- The Boat
- Das Boot (Germany - original title) | U-Bôto (Japan) | U-Boot 96 (Italy)
- Year of Film
- Wolfgang Petersen
- Jürgen Prochnow, Herbert Grönemeyer, Klaus Wennemann, Hubertus Bengsch, Martin Semmelrogge, Bernd Tauber, Erwin Leder, Martin May, Heinz Hoenig, Uwe Ochsenknecht
- Origin of Film
- West Germany
- Genre(s) of Film
- Jürgen Prochnow, Herbert Grönemeyer, Klaus Wennemann, Hubertus Bengsch, Martin Semmelrogge, Bernd Tauber, Erwin Leder, Martin May, Heinz Hoenig, Uwe Ochsenknecht,
- Type of Poster
- Style of Poster
- Origin of Poster
- Year of Poster
- Tongdee Panumas
- Size (inches)
- 25 1/16" x 37"
- SS or DS
The is the Thai poster for the release of the classic German war film The Boat (AKA Das Boot) which was painted by Tongdee Panumas. Directed by Wolfgang Petersen, who also wrote the screenplay, the film is adapted from the 1973 novel of the same name by Lothar-Günther Buchheim. It tells the fictional story of life aboard U-96, a German U-boat, during World War II and depicts both the excitement of battle but also the tedium and claustrophobia of being trapped in a metal tube deep below the surface of the Atlantic ocean. Jürgen Prochnow gives a memorable performance as the grizzled boat’s captain who looks after a crew made up of seasoned veterans and wide-eyed new recruits, as well as a war correspondent who has been assigned to U-96.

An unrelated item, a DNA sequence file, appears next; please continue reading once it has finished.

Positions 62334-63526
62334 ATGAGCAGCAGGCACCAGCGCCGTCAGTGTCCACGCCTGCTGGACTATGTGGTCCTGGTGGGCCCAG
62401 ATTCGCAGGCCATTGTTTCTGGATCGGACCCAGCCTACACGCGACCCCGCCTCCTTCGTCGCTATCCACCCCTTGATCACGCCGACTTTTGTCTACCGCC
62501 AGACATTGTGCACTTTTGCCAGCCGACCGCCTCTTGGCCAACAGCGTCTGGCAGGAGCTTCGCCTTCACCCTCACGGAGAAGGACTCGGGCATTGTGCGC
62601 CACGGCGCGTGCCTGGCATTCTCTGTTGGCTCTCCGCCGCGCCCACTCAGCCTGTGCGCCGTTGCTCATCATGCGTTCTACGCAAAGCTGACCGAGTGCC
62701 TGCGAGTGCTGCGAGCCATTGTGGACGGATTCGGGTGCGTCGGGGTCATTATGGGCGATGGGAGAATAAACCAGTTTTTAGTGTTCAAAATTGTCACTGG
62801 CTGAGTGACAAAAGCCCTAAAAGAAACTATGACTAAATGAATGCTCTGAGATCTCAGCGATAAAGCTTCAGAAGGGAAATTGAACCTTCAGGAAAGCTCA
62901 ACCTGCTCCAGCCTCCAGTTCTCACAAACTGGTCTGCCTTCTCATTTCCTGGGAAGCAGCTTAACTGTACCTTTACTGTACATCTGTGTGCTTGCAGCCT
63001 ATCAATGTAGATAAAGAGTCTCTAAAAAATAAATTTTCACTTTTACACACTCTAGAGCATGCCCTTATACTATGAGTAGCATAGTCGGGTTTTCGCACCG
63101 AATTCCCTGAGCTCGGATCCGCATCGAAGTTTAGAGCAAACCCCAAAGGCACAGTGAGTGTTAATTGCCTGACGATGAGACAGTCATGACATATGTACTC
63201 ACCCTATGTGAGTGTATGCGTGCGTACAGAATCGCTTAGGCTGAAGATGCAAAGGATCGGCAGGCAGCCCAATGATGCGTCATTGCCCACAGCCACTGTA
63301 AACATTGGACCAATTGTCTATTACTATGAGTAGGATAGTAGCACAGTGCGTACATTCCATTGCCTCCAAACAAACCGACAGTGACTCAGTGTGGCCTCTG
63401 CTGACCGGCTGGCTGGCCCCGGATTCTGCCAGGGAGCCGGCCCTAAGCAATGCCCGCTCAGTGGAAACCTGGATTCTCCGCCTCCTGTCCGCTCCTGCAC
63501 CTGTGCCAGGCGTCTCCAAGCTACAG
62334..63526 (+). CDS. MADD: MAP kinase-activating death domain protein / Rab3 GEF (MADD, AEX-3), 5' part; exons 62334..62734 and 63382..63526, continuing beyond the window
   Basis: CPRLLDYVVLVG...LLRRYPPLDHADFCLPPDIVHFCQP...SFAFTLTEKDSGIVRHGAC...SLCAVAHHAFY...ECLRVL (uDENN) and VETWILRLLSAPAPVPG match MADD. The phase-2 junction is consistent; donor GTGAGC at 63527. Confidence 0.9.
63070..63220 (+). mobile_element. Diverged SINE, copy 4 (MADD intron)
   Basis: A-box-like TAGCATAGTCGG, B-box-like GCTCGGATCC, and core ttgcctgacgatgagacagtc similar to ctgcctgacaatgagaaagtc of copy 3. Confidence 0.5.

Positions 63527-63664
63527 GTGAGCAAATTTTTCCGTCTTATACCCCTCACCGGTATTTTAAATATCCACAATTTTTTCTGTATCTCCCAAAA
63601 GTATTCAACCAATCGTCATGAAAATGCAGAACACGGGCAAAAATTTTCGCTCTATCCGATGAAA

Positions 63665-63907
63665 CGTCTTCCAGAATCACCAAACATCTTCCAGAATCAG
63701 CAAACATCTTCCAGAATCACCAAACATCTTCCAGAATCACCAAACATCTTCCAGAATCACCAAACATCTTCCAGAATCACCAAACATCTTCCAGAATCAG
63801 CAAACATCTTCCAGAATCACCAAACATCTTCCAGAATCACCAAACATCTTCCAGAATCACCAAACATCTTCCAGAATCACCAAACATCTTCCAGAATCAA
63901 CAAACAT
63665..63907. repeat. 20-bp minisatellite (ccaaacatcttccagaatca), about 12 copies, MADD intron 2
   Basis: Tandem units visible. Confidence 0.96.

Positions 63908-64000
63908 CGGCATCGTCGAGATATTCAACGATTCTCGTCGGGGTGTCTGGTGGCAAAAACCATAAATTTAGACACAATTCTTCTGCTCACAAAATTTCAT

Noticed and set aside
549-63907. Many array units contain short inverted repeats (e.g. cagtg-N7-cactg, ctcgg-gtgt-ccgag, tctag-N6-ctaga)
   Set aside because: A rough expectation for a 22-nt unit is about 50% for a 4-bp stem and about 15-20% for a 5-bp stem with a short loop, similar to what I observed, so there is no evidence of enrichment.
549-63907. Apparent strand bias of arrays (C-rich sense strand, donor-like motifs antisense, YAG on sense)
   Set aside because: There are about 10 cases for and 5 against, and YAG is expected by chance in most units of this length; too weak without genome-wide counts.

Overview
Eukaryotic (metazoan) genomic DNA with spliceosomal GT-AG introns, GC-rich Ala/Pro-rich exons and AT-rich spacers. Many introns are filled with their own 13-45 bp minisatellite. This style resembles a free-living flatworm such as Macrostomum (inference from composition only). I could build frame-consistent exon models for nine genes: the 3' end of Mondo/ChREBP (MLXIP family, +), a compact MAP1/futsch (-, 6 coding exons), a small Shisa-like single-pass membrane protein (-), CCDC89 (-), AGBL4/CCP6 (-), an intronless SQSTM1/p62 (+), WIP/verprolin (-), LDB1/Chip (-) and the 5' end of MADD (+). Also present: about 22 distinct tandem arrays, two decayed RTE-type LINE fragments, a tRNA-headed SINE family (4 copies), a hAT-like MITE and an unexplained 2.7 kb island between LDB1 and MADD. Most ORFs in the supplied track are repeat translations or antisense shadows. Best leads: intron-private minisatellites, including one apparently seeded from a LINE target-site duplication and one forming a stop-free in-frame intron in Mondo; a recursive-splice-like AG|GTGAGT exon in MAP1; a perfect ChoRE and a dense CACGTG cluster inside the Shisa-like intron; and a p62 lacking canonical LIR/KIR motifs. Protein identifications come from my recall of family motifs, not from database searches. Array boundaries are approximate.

The film is notable for being released in multiple versions over the years, with the original cinema release clocking in at 150 minutes. This is the version that was released in the US, Germany, the UK and elsewhere in 1981 and would go on to garner great critical acclaim, as well as several Academy Award nominations. A few years later a longer version was assembled and shown as a mini-series on UK and German TV. In 1997 Petersen oversaw the production of a director’s cut, which combed through six hours of footage to create a version that runs for 3 and a half hours. This is what is now commonly available on home video for fans of the film.
The excellent artwork on this Thai poster is by Tongdee Panumas (he signs his posters with just his first name) who was an incredibly prolific Thai film poster artist during the 70s, 80s and 90s. I’ve been unable to find out much about him, other than that he was born in 1947, so if anyone has any more details please get in touch.
The illustration of the U-boat is almost certain to have been based on the artwork from the international one sheet (painted by Gary Meyer) which can be seen here.